Monday, January 7, 2013

Japan-Mekong exchange opens

 The Japanese duo Anmitsu, formed by Yuka Annaka and Kumi Kindaichi, played at the Grand Ballroom of Yangon’s Chatrium Hotel on February 6 to kick-off the Japan-Mekong exchange. Pic: Aye Zaw Myo
Japan-Mekong exchange opens
By Zon Pann Pwint and Than Htike Oo
IT is a harsh country, deep in snow in the winter, but also a beautiful one, a land fragrant with apple trees. And its music, the string music of Aomori-ken in northern Honshu, Japan, is both haunting and dynamic.
Last week a Myanmar audience had the chance to hear the sounds of Aomori when the Japanese duo Anmitsu, formed by Yuka Annaka and Kumi Kindaichi, played at the Grand Ballroom of Yangon’s Chatrium Hotel on February 6. The occasion was the opening event of Japan-Mekong Exchange Year, hosted by the Embassy of Japan.
The two young musicians – already veterans of the international music scene – launched into a rendition of Tsugaru Jonkara Bushi, a song native to Aomori Prefecture, and accompanied by the traditional three-stringed Tsugaru syamisen. This is a winter-warmer of a song, at once defying and celebrating the harsh northern climate of its birthplace and the spirit of the people who live there, and they sang it with a vigour and a pride that roused an attentive audience to cheers.
Anmitsu then continued with Akita Ondo, a song from another snowy corner of Honshu’s north-west coast. Their third song, Krungthep, is an original composition by Anmitsu, composed in Asia during a world tour. The Thai word, meaning City of the Angels, is another word for Bangkok and was inspired, they said, by the shining eyes of Thai children.
Kumi Kindaichi and Yuka Annaka take seriously their role as guardians of Japan’s musical traditions, and its interpreters for foreign audiences.
“We learned the Tsugaru syamisen and native songs from childhood and have always been very keen to preserve our own traditions. Even today the dynamic and soulful sound of the Tsugaru syamisen fascinates many people in Japan, particularly among the older generation. But even young people are vaguely aware of this instrument and its sound,” the two told The Myanmar Times after the event.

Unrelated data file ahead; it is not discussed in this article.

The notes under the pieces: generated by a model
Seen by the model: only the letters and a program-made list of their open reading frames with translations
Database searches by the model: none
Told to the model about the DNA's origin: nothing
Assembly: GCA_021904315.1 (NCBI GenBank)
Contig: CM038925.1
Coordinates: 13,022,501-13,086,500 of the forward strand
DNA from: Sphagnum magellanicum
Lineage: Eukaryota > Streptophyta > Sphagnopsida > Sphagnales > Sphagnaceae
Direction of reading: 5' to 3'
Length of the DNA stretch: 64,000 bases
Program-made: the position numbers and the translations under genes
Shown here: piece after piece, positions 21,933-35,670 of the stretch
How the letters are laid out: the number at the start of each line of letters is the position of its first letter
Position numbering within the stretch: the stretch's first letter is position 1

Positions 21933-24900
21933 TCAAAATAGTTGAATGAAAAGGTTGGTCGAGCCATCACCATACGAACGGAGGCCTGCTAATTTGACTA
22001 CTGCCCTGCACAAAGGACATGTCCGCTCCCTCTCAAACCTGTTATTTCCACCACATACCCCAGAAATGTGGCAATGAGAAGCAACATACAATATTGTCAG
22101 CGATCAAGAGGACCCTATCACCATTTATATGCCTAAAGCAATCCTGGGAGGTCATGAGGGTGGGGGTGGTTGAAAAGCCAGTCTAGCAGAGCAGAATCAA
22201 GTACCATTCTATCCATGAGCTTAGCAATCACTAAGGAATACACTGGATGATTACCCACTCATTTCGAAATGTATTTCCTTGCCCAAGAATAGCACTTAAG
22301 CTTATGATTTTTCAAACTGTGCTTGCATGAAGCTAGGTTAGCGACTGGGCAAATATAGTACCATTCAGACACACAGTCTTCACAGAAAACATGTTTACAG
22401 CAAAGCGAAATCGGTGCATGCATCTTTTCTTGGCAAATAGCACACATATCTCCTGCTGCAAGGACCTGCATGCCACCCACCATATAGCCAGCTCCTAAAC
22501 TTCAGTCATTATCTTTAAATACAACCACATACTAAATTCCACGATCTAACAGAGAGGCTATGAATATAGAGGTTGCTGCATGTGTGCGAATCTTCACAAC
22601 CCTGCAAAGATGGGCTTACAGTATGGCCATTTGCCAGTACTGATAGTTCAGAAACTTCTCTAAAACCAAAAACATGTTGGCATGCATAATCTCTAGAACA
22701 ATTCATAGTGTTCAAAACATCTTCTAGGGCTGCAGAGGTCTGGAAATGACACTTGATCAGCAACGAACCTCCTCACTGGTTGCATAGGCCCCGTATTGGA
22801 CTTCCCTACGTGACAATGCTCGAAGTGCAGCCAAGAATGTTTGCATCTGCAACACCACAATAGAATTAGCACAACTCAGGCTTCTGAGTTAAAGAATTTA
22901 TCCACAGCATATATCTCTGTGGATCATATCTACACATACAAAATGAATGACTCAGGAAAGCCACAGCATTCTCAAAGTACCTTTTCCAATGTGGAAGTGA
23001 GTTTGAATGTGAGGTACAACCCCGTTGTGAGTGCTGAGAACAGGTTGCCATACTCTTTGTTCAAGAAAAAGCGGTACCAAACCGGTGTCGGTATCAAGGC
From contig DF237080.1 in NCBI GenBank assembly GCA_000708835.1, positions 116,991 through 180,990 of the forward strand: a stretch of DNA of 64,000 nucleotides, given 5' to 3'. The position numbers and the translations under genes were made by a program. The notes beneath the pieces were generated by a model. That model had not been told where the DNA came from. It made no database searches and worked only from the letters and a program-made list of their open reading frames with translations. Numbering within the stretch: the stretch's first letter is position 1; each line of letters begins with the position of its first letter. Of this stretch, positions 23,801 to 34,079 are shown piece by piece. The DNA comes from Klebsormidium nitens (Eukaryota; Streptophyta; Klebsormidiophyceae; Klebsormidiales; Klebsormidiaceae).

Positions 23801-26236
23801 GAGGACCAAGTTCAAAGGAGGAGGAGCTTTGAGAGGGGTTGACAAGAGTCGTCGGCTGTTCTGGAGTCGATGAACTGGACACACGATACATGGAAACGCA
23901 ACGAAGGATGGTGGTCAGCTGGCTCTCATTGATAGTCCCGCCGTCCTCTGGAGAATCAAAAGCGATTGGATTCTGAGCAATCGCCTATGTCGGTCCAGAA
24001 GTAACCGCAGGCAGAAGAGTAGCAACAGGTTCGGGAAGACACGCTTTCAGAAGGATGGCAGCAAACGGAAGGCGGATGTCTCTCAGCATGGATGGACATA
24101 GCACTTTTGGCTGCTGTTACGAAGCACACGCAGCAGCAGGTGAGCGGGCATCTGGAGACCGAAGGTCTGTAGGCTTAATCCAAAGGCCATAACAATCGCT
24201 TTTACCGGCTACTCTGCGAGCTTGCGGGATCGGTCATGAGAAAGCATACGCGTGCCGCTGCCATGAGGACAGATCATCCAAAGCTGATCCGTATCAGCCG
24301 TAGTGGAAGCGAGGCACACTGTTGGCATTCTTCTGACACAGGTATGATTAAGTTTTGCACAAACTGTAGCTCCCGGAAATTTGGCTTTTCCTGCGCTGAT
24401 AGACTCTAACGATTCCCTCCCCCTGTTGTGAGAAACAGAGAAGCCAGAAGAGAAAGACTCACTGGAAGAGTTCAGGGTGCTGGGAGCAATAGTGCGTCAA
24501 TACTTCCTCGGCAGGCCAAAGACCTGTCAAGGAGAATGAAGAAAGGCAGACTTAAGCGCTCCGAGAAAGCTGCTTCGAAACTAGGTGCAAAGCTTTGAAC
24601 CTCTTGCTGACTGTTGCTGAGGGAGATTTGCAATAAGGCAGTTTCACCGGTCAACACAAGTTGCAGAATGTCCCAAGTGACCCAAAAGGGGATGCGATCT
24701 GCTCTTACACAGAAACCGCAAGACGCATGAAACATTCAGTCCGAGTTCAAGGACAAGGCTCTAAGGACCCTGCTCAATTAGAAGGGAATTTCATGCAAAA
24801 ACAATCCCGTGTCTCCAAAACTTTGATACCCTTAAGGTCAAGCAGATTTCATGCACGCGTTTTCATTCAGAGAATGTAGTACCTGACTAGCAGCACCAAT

The Japanese duo were followed on stage by Myanmar harpist U Hlaing Win Maung, whose playing brought to mind the sound of streams rippling through leafy valleys and the song of birds. The peaceful atmosphere created by U Hlaing Win Maung’s three songs created a pleasing contrast with the faster and more driven sound of the Tsugaru syamisen.
“The sound of the Myanmar harp is melodious and soulful. Though this is the first time we’ve seen it live, we’ve heard CD recordings by U Hlaing Win Maung. It’s so mellow,” said Yuka Annaka.
“Whenever Japanese people, especially older people, hear the name ‘Myanmar’ they think of the Myanmar harp,” said Kumi.
In a musical departure from the earlier songs of the concert, Anmitsu returned to the stage to join U Hlaing Win Maung in a Japanese song, “Sakura” (cherry blossom).
“I did not find it difficult to play a Japanese song (“Sakura” is accompanied by the Myanmar harp), but the styles of Japanese and Myanmar music are different, so I had to adjust,” said U Hlaing Win Maung after the concert.
After “Sakura”, the Anmitsu duo took up the Tsugaru syamisen again to play a famous Japanese folk song, “Hana” (flower). As Yuka plucked the strings, Kumi sang the words in Myanmar, with a faint Japanese accent, as the audience hummed along before breaking into applause to show their appreciation of Anmitsu’s mastery of their musical craft, and their interpretation of their heritage.
The Tsugaru syamisen in is an important cultural artefact amid the long winters and heavy snowfalls of rugged Aomori. In the dark, cold nights, parties and festivals with music, singing and dancing were a source of great relief and comfort.
Yuka Annaka, prize winner at a number of Tsugaru syamisen competitions, and Kumi Kindaichi, also a folk singer, formed Anmitsu in 1999. Since that time, the group has performed more than 50 times a year, holding concerts and live performances and playing at educational institutions.
Their first overseas performance was at a concert in Myanmar, the Japan festival at Yangon National Theatre. In 2002, the duo performed at a concert in London entitled “The Power, Spirit and Beauty of Japanese music”. They have also performed at a reception welcoming the president of Indonesia hosted by the then Japanese prime minister Koizumi.

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